But food tracking isn’t such a new idea. We’ve all been taught to monitor what we eat, track our weight, keep food diaries, even obsessively count calories. In college, I drastically improved my health by tracking using excel and pulling data of everything I ate from USDA National Nutritient Database. (An exhaustive database of nutrition of various types of foods.) But it was hard–the ironic thing about self-tracking is that you have to create habits around self-tracking to effectively learn about the habits you wanted to know more about in the first place.  Several of my friends thought I had lost my mind.

Sounds fun, no?

Fortunately, there are two things making self-tracking easier to achieve: Quantified Self and technology. Quantified Self (“QS”) is a community-driven movement around the concept of self-tracking. You can track your emotions, physical activity, eating patterns and any other variable you choose over a number of different dimensions. The popularity of QS has helped create demand for a variety of tools, including self-reporting software and wearable hardware (on-the-body, e.g., pedometers) that are making self-tracking increasingly easy.


There are a number of products on the market, some that track using GPS, some that make you enter, some that prompt you at specific times of day.

Moreover, many of these allow you to easily share your results with friend, providing additional reinforcement within your social network or with complete strangers. Duty to the tribe!

While there are many software that track your activity, sleep and other lifestyle components, many include or are dedicated to food and nutrition. Below is just a sample of some of these applications and why you might use them.

Why Use it? Name About
I want to set food and wellness goals for myself!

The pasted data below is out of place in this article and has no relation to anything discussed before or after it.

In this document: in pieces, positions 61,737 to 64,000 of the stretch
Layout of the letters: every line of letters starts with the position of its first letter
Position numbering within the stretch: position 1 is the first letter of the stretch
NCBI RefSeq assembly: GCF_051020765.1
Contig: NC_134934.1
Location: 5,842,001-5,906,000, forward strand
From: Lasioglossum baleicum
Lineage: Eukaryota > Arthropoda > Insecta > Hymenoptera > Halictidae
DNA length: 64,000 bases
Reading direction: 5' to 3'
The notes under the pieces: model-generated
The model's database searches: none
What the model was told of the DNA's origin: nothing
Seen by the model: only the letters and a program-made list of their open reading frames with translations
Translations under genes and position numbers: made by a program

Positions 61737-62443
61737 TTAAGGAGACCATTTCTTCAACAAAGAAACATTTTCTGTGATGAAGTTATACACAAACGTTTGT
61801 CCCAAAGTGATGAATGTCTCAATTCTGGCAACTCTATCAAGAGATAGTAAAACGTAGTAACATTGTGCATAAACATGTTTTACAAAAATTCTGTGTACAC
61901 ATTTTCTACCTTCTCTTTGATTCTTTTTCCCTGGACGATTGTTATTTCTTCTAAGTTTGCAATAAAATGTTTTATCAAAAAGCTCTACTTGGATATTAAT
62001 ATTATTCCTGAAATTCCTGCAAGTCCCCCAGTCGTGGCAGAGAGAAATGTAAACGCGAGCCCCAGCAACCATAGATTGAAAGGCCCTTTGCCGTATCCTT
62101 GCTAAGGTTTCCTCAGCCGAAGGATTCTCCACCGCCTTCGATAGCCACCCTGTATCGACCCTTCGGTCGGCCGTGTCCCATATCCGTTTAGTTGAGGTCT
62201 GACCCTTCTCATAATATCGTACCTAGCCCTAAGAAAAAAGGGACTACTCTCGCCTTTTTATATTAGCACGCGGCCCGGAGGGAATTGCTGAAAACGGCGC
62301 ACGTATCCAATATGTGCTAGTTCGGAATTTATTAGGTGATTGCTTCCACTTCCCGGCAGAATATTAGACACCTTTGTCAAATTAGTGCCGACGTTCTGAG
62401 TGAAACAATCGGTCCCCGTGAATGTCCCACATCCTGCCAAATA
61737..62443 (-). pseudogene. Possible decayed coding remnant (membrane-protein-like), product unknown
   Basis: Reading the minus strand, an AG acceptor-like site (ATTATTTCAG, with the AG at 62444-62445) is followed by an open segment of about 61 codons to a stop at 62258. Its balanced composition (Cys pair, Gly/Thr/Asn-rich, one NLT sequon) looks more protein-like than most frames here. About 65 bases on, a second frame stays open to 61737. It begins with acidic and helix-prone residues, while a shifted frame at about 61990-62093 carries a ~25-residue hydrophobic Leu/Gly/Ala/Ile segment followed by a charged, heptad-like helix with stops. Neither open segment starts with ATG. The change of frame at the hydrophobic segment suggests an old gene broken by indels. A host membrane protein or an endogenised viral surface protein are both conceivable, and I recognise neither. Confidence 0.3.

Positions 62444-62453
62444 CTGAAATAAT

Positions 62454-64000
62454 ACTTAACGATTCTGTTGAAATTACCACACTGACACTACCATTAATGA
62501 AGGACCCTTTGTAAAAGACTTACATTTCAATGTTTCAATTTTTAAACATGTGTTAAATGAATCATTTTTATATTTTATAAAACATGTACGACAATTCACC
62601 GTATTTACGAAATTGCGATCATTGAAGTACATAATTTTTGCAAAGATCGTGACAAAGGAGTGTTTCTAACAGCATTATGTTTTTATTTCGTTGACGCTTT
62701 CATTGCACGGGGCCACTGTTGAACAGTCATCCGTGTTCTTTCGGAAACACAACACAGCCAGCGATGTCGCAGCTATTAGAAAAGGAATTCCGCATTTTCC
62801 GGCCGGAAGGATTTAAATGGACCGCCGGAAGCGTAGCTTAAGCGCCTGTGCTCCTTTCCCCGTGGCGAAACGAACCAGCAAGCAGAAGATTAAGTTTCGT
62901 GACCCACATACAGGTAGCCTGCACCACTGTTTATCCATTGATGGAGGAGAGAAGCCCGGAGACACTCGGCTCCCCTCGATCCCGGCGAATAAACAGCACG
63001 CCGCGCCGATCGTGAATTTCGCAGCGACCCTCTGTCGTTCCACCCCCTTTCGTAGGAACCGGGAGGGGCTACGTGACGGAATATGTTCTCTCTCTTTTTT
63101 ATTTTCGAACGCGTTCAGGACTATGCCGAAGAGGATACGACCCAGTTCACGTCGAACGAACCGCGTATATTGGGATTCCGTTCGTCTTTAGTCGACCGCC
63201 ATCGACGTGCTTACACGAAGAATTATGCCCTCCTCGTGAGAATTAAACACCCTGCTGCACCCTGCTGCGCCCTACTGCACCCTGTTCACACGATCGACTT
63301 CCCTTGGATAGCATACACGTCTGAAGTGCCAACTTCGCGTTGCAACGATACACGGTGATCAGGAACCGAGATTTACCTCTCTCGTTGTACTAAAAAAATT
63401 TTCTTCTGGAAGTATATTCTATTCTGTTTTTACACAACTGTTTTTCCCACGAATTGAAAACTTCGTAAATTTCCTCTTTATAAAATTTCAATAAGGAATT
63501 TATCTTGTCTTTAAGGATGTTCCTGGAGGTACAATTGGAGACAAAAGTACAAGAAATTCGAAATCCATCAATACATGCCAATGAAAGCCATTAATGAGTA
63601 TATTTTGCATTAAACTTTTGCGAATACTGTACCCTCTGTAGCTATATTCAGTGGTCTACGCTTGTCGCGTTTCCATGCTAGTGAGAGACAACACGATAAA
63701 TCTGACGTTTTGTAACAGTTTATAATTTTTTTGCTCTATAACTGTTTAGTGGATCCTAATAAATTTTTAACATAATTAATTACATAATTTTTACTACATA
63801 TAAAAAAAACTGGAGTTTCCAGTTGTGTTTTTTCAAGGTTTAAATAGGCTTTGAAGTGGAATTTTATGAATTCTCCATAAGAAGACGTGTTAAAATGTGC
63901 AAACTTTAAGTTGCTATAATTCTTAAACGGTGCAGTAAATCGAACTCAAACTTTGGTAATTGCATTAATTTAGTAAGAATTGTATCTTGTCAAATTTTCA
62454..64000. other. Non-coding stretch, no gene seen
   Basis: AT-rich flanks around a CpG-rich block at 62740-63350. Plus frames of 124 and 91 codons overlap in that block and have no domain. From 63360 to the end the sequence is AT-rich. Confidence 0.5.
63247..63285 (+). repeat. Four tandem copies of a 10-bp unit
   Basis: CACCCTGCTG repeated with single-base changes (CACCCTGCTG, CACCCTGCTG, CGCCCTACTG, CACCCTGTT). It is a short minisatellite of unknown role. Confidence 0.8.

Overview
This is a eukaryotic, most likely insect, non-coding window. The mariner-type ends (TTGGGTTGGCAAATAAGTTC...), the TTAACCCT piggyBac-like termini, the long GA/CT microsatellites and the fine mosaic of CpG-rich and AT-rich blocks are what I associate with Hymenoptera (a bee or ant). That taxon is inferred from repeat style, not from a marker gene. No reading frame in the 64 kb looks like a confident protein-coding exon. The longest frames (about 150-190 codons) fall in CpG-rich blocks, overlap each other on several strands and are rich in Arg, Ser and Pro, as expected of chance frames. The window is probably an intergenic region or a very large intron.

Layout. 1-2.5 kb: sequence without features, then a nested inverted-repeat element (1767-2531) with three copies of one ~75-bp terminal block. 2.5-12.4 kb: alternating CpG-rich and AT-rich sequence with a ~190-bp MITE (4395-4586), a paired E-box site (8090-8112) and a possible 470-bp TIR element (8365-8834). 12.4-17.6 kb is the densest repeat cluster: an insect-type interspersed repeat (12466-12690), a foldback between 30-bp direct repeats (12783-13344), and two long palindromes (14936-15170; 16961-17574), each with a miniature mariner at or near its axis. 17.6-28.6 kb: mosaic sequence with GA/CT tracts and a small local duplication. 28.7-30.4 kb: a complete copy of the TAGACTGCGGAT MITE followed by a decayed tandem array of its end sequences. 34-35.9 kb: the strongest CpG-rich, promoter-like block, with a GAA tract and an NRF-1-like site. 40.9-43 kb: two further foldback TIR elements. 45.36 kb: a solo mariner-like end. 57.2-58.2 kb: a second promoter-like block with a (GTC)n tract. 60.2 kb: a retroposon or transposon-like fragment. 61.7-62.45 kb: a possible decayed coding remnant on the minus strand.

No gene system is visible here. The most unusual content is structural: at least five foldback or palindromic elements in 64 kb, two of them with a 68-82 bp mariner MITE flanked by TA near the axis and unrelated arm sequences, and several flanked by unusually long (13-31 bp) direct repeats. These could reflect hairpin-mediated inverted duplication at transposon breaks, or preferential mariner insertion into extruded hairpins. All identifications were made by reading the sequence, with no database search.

Fig A personal wellness guide for body and soul, Fig’s app lets you set goals and mark how many times you’ve achieved that goal in a given day, week, or other time period. This may include drinking eight glasses of water a day, exercising, connecting with family or even taking a deep breath. There is also a social element, letting you share and compare with friends.
My company wants me to track my health. Sprout Sprout is a corporate wellness solution, so you’ll have to get this through your company. Users can track their activity and find events based on shared interests. There is also a competitive element with features such as a leader board, to help you compete against fellow employees.
How “well” and why am I eating? The Eatery This app is less focused on calorie counting, but on overall how “well” you’re eating. Snap a photo of your food, rate it, then upload. People then vote on how healthy they think it is. You’ll get reports on the time of day you ate and how healthy it was rated.
I love food and I want to track what I eat. Evernote Food While Evernote Food doesn’t help you track your calories, per se, it can help you track everything about what you’re eating, where you’re eating it, and how to make it so you can look back at your eating in a more holistic manner.
I need a better way to compare nutrition when grocery shopping. Fooducate Fooducate takes the USDA database to the next level, offering exact breakdown of the nutrition and provides a “grade” of how healthy that item is. It also has a nice discovery section based on food type, to help you find new alternatives to your favorite, potentially less healthy snacks.ShopWell is another of many similar apps.
I want to know what chemicals are in my food. Chemical Cuisine or This app was created by Center for Science and Public Interest (CSPI) and helps you understand exactly what those ingredients are in your food.
I want to lose weight or just get in better shape. My Fitness Pal One of the superstars in the app arena, My Fitness Pal is a site (and has a suite of aps, such as Digifit) that combines tracking of what you eat, how you exercise and a social element that seems to be a recipe for weight loss success for many. They’ve expanded and have several pure aps and some tied to hardware devices.

HARDWARE  (On-the-Body)

For some of us, even having to take a photo of what we eat or turning on an application is too much hassle. That’s when hardware (i.e., wearable devices) might be a great option. Have you seen a friend wearing a bracelet that looks like a watch without a face, or a strange black box strapped to their shoe or clipped to their waistband?

There are a number of wearable products on the market, some that track using GPS, some that make you enter, some that prompt you at specific times of day. Even professional sports teams are harnessing the power of self-tracking and wearable devices to optimize their practice and performance. But to this point, not as many of them are able to track what you’re actually consuming and how your unique digestive system is processing the calories.